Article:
Male infertility

Men can also be responsible for infertility problems.
Male sterility accounts for 20% of fertility problems..

Sperm abnormalities

Male infertility can be caused by a production of poor quality sperm, an insufficient sperm production or sperm that are not mobile enough:
  • Oligospermia: sperm concentration below the threshold level of 20 million
  • Azoospermia: sperm concentration well below normal
  • Asthenospermia: the number of normal mobile sperm is below 50%
  • Teratospermia: there is more than 50% of abnormal sperm which could be due to infections
  • Aspermia: complete absence of sperm

Other causes of male infertility

There are many factors which can have a negative impact upon sperm, some of which are highlighted below:
  • Testicle trauma or surgery
  • Previous history of viral infections, especially mumps virus
  • Sexually transmitted infections or testicular infections (orchitis)
  • Excess alcohol and tobacco consumption
  • Excess heat exposure
  • Chemotherapy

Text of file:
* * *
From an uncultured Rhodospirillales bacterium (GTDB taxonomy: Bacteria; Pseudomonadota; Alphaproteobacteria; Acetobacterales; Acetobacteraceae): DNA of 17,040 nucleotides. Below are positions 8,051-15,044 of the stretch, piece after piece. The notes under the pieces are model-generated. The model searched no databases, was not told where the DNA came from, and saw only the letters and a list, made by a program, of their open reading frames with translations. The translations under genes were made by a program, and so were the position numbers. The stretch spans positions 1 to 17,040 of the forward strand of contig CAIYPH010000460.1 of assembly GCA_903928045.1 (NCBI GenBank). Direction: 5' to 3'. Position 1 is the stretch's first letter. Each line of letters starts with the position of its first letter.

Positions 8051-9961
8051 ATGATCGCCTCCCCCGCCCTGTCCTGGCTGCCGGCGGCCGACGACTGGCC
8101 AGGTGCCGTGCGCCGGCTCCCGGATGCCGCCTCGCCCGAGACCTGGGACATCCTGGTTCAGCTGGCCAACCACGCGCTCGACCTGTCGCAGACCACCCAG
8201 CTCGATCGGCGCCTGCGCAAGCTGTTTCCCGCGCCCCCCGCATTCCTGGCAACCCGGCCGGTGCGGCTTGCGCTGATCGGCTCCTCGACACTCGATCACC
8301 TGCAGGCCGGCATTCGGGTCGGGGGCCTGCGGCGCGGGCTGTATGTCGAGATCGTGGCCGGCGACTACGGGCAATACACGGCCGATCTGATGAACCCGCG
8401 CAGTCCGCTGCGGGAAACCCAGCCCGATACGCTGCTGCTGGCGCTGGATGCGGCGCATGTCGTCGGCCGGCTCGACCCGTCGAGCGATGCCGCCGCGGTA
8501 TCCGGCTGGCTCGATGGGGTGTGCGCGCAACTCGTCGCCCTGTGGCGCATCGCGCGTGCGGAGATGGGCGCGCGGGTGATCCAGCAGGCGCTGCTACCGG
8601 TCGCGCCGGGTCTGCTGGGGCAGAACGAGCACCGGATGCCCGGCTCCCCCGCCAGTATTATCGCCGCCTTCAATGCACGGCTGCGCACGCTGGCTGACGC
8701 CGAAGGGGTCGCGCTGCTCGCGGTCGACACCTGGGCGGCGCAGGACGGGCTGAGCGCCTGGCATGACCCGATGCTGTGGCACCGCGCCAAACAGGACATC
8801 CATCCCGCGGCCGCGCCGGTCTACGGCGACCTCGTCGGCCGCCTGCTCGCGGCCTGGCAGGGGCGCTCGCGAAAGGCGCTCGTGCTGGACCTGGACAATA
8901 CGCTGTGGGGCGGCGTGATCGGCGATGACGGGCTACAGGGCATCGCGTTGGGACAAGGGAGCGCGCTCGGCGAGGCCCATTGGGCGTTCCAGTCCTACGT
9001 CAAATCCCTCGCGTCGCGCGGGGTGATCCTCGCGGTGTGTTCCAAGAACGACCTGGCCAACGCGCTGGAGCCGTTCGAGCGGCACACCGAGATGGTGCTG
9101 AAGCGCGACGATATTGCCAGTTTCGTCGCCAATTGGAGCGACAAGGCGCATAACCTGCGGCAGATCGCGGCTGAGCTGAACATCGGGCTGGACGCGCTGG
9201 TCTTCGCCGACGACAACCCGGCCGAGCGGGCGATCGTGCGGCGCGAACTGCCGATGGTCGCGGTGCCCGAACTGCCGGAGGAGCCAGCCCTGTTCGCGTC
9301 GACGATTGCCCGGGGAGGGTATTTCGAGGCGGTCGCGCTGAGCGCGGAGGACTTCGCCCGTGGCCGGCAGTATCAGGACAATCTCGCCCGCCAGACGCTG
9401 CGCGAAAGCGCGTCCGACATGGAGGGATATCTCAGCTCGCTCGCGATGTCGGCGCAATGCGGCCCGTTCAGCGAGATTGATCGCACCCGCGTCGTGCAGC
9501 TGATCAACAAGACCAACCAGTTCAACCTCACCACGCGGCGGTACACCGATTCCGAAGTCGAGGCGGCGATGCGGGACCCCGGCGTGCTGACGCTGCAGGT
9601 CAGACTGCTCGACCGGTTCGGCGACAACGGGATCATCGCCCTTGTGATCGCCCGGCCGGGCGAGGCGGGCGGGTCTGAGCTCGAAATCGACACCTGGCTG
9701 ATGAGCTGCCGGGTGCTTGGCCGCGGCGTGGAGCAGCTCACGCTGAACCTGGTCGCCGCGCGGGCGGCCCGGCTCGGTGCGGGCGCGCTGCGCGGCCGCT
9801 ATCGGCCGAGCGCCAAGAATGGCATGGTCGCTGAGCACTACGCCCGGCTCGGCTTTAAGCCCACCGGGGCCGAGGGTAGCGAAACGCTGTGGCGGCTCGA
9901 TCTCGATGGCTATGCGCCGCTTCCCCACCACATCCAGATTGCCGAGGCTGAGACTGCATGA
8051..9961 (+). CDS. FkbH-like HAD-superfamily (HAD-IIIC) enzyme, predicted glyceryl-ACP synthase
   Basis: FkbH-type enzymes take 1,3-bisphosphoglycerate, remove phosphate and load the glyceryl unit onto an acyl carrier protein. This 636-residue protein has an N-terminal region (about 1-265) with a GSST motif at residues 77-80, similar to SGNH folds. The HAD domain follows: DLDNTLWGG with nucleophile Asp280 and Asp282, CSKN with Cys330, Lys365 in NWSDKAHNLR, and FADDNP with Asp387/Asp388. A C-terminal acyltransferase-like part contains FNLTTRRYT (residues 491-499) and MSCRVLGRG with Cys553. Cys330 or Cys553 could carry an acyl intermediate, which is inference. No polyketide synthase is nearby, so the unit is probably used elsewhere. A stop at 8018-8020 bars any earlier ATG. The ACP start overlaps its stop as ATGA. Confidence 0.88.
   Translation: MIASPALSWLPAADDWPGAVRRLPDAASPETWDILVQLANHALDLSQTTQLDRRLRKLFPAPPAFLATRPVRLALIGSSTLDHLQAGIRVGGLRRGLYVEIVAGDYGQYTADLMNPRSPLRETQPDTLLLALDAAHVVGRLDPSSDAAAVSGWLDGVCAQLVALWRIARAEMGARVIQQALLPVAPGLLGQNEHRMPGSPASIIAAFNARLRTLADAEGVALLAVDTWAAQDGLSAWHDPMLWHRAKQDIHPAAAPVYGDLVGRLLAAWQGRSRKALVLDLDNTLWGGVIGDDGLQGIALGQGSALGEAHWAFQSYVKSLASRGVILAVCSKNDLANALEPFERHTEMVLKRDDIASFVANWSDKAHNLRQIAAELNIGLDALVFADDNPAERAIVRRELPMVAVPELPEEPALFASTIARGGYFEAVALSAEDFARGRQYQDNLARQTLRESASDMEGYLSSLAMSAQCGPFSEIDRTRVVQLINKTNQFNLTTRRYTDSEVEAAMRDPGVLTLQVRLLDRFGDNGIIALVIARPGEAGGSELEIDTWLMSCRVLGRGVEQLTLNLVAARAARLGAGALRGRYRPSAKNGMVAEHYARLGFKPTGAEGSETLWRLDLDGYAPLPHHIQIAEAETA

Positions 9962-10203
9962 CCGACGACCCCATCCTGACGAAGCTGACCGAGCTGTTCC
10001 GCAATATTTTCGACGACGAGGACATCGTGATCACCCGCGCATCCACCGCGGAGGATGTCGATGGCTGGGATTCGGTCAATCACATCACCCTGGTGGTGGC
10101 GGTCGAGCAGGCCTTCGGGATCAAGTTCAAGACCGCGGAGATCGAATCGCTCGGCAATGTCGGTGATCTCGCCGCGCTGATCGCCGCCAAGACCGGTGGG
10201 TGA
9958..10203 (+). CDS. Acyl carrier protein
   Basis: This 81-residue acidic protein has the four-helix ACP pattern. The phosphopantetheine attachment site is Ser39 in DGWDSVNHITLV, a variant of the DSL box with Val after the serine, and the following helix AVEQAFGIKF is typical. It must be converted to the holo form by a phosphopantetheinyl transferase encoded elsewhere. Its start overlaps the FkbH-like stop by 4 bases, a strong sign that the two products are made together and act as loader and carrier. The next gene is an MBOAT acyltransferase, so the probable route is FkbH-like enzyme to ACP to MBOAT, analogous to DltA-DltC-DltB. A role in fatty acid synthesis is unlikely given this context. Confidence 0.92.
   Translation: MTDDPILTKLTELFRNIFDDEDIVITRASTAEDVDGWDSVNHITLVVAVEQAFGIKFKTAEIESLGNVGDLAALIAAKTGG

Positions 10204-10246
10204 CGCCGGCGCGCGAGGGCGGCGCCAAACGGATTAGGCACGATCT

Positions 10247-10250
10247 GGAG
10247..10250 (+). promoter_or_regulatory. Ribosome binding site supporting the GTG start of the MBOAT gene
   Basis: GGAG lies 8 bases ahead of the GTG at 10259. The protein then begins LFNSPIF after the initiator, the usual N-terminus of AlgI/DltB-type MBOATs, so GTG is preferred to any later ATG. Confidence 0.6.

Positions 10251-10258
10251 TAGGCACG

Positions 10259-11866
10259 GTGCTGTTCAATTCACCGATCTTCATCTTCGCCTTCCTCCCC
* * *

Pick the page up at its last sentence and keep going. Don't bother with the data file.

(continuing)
• Irradiation and certain drugs
  • Retrograde ejaculation: sperm that is ejaculated inside and not out through the penis
  • Varicocele (varicose veins of the testicle)
  • Severe liver and kidney diseases
  • Diabetes
  • Erectile dysfunction (problems with erections)
  • Sperm antibodies: men can develop antibodies which destroy their own sperm
  • Abnormal anatomy - for example, obstruction of any of the tubes through which sperm travel (epididymis or vas deferens)
  • Klinefelter's syndrome - a genetic condition which gives rise to small testicles, azoospermia and gynaecomastia (enlargement of breast tissue).
  • Undescended testes or cryptorchidism: absence of one or both testicles due to not descending into the scrotum during development as a foetus

Of note, no cause for infertility is found in either men or women in up to 25% of cases.